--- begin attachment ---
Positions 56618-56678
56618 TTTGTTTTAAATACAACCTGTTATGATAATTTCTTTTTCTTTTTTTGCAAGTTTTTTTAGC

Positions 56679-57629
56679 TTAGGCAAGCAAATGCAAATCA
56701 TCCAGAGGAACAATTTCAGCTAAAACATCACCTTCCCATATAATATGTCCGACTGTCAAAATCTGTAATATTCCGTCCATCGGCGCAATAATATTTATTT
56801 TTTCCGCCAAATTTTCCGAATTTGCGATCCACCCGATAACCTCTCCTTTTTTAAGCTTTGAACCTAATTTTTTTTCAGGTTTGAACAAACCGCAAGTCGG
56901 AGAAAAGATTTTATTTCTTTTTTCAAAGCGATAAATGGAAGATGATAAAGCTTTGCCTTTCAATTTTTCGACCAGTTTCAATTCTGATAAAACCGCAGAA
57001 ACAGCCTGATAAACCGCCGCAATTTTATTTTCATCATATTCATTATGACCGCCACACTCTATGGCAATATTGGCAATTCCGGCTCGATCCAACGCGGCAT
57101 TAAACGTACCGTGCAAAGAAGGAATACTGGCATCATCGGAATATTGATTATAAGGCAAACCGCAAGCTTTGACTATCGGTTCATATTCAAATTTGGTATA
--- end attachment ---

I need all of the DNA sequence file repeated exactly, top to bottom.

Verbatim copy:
Positions 56618-56678
56618 TTTGTTTTAAATACAACCTGTTATGATAATTTCTTTTTCTTTTTTTGCAAGTTTTTTTAGC

Positions 56679-57629
56679 TTAGGCAAGCAAATGCAAATCA
56701 TCCAGAGGAACAATTTCAGCTAAAACATCACCTTCCCATATAATATGTCCGACTGTCAAAATCTGTAATATTCCGTCCATCGGCGCAATAATATTTATTT
56801 TTTCCGCCAAATTTTCCGAATTTGCGATCCACCCGATAACCTCTCCTTTTTTAAGCTTTGAACCTAATTTTTTTTCAGGTTTGAACAAACCGCAAGTCGG
56901 AGAAAAGATTTTATTTCTTTTTTCAAAGCGATAAATGGAAGATGATAAAGCTTTGCCTTTCAATTTTTCGACCAGTTTCAATTCTGATAAAACCGCAGAA
57001 ACAGCCTGATAAACCGCCGCAATTTTATTTTCATCATATTCATTATGACCGCCACACTCTATGGCAATATTGGCAATTCCGGCTCGATCCAACGCGGCAT
57101 TAAACGTACCGTGCAAAGAAGGAATACTGGCATCATCGGAATATTGATTATAAGGCAAACCGCAAGCTTTGACTATCGGTTCATATTCAAATTTGGTATA